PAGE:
But this show occupies the new Arthur Roger Gallery Project, located in a self-contained corner of the ground floor that can be entered either from the lobby or directly from the street. Coming in the wake of the closing of several established galleries over the past year or so, this new space can only raise Roger's already high profile, adding yet another venue to his existing Julia Street operation. The work on view, a menage of archetypal Idas vibrant with glyphs and grids, makes for an auspicious beginning.
Although Kohlmeyer was a student of Hans Hoffman during the abstract expressionist 1950s, the exuberance of her best-known work harks to the folk art that first caught her eye as a young bride on her honeymoon in Mexico. It was a buoyancy that evolved over the 1960s and '70s, often taking the form of brightly colored organic forms laid out in hieroglyphic formations. Her sculpture, developed during the last decades of her long life, employed similar forms rendered in solid, three dimensional space, as is evident in this highly representative selection.
Floral Complex, 1990, is a 3-foot-tall sculpture featuring botanically suggestive yet ambiguous shapes painted in shades like watermelon red, sky blue and kiwi green. Here pods, fronds, shoots and stamens comprise a nifty assemblage of miscellaneous appendages gesturing expressionistically at their surroundings, and it's not hard to see in this something of the gaudy animism of Mexican folk art, as well as those weird scientific experiments wherein tomatoes and cantaloupes are prodded with electrodes to reveal their true feelings. (Floral Complex clearly seeks attention.)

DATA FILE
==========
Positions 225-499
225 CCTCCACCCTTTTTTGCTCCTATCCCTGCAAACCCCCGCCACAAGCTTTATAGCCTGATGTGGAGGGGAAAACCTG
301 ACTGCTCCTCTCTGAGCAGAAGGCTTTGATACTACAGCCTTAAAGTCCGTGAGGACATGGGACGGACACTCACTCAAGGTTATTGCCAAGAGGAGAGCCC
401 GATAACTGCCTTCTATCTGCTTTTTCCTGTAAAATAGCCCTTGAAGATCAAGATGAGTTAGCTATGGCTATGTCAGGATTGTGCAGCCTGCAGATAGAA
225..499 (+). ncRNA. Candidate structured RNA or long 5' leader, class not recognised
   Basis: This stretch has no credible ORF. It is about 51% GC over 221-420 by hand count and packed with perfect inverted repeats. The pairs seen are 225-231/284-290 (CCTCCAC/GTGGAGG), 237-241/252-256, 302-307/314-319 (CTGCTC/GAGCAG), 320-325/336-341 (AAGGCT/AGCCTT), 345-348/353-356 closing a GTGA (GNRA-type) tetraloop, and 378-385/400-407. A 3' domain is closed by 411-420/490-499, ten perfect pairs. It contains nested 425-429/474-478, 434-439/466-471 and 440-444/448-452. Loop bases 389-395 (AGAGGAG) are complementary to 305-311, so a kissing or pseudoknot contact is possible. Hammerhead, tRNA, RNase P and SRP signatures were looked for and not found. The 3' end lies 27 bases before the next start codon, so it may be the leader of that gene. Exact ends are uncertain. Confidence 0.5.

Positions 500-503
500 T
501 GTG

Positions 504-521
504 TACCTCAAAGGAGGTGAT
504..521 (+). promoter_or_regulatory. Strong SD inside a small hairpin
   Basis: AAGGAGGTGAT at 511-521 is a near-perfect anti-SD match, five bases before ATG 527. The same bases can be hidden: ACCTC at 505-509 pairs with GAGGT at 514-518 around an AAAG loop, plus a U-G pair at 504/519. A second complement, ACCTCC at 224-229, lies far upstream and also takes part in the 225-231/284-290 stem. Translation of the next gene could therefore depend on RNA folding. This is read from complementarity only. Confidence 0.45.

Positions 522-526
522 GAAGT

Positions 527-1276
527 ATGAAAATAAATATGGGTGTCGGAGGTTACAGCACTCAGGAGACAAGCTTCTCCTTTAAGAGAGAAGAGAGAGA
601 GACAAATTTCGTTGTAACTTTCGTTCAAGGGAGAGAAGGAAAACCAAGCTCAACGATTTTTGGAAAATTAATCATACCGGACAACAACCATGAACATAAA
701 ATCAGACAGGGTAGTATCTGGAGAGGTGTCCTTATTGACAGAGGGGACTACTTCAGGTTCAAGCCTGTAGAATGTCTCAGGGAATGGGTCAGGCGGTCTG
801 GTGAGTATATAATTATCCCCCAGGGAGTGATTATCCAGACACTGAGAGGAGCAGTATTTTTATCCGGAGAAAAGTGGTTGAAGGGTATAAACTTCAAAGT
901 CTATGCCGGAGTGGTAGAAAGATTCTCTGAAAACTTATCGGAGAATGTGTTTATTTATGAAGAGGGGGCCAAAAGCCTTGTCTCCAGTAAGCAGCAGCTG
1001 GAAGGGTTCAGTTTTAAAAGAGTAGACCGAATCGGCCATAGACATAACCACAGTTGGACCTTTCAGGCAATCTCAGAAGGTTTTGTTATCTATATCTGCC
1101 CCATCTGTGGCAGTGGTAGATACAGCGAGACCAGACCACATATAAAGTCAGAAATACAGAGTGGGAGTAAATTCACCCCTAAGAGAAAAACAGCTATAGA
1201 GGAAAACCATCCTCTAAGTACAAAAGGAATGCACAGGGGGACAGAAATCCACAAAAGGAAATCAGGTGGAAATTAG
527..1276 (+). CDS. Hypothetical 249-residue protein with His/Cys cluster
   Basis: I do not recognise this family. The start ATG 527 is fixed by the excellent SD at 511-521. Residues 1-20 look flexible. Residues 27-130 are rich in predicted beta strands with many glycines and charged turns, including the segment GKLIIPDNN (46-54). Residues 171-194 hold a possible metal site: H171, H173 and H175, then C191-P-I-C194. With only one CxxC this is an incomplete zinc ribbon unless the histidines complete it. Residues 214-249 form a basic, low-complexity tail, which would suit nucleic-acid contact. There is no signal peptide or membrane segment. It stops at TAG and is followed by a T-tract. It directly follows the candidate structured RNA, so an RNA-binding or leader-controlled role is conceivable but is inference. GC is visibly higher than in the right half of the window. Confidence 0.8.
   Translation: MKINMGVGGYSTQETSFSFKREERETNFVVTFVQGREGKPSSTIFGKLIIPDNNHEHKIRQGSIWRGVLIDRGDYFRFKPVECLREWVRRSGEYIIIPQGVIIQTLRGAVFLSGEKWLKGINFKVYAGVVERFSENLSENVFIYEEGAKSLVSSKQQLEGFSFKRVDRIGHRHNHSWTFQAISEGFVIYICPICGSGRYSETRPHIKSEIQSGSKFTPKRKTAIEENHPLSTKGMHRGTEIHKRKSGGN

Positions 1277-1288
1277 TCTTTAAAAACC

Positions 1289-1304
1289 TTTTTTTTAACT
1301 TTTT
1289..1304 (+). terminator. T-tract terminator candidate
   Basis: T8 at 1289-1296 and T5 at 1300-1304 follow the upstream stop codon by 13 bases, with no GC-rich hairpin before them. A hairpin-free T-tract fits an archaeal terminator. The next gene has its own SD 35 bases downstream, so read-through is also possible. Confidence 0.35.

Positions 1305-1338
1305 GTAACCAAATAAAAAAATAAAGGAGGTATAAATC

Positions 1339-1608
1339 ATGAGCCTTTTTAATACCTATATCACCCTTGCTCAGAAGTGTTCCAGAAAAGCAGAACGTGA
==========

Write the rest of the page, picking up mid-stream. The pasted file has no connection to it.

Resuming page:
In Synthesis 15c, 1983, a painting, brightly colored forms ambiguously reminiscent of acorns, seed pods, hearts, melons, lightning or what have you, appear loosely arranged on canvas, seemingly floating on a black field. Less grid-like than some, the looseness of Synthesis calls attention to those ambiguous shapes -- where did they come from? The literal answer might be Old Metairie, where she lived and worked. As an artist and homemaker, kitchens and gardens must have been important to her. But the broader answer is automatism, or spontaneous expression, a legacy of her teacher, Hans Hoffman. In this painting, Kohlmeyer's glyphs are like a kind of spontaneous graffiti. In her more tightly structured grids, they may suggest Mayan calligraphy, but in any case they reflect her own colorful sensibility, a private language that conveyed something joyous to her many fans, friends and collectors.
More ambiguous calligraphy appears in Karoline Schleh's Smoke, Water & Writing show in the rear of Soren Christensen. Known for her meticulously dreamy prints and works on paper, Schleh in this show employs related sensibilities on canvas with intriguing if experimental results. Scribble is a pale field with a couple of lines of script written backwards. All around it on the canvas are billowy plumes of soot, clusters of them, apparently the residue of smoky little flames. And one necessarily wonders, what is going on here? How did they get there?
Smoke and Writing I is similar, only here the lines of script are scattered all over the canvas and the feathery plumes appear in ascending and amorphous clusters, creating a surreal chiaroscuro effect, like schools of smoky jellyfish in a pale white sea. The backwards handwriting is disorienting, as if seen from the wrong side of the surface. Or like something compiled by whimsical spies. Inspired by local poetess Andy Young's superb All Fire's the Fire collection (a limited edition of hand-crafted books by Faulkner House), Schleh's new work elicits unexpected subtleties, oddly reminiscent of Robert Ryman or even Mark Tobey, from what is ordinarily a vividly chromatic medium.